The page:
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“We’ve made very clear that we will not accept any limitations on either the number or the capabilities of these [missile-defense] systems,” said Madelyn Creedon, the Pentagon’s assistant secretary of defense for global strategic affairs.

Ms. Tauscher also said the U.S. and its allies are not interested in a treaty or similar arrangement that would limit the use of the system and that they will push ahead with testing and deployment.

“We cannot and will not make any legally binding agreement that includes limitations on our ability to protect ourselves,” she said, before Gen. Makarov spoke. “There is nothing I can imagine that will stop us from making those deployments on time.”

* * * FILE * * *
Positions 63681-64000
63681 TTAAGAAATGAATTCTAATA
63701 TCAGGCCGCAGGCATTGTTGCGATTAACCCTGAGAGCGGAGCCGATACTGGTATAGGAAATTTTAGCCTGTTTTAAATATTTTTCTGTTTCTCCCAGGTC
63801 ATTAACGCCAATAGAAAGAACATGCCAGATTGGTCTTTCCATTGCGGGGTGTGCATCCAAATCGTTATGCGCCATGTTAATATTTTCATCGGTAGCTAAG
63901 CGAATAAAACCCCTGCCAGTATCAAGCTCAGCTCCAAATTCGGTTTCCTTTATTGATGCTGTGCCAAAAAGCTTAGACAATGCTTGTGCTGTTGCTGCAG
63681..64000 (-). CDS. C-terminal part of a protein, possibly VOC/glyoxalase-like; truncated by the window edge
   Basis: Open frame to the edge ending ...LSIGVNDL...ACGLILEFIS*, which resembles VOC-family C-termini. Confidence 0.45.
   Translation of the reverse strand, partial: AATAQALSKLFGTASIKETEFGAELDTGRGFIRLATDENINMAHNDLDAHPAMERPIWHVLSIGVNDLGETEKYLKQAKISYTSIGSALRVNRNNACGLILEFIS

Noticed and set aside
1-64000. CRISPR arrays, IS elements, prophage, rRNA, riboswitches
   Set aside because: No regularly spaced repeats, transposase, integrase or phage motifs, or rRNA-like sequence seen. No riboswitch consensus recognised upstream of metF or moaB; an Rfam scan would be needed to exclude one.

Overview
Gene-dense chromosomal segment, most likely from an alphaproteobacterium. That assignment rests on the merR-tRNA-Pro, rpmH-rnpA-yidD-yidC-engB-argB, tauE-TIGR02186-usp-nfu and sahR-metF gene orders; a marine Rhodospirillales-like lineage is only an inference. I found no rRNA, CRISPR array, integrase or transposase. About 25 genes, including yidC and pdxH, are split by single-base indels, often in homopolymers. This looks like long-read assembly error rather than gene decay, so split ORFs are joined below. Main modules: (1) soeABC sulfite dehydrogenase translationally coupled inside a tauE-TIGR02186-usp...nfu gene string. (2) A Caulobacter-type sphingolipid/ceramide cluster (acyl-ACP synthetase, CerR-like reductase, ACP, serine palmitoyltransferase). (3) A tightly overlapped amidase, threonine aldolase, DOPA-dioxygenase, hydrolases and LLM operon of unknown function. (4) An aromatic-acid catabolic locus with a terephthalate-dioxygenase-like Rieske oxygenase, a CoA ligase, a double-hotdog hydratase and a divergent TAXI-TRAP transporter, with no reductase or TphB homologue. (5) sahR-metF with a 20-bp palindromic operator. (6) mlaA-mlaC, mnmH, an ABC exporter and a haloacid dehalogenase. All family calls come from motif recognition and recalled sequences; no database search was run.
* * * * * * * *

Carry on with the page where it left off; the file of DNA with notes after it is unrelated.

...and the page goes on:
Responding to the general’s comments, State Department spokesman Mark Toner said the United States has “made clear for many years now that there’s no intent, desire or capability [for missile defense] to undermine Russia’s strategic deterrent.”

Asked whether he was “alarmed” by the general’s threat, Mr. Toner replied: “I think we’re just going to redouble our efforts to seek common ground on this and to seek understanding.”

Meanwhile, Sen. John McCain, traveling in Lithuania, accused the Russians of using missile defense as an “excuse to have a military buildup in this part of the world, which is at peace.”

The Arizona Republican, who once referred to the look in longtime Russian strongman Vladimir Putin’s eyes as spelling out “K-G-B,” called Kremlin saber-rattling”an egregious example of what might be even viewed as paranoia on the part of Vladimir Putin.”

This article is based in part on wire service reports.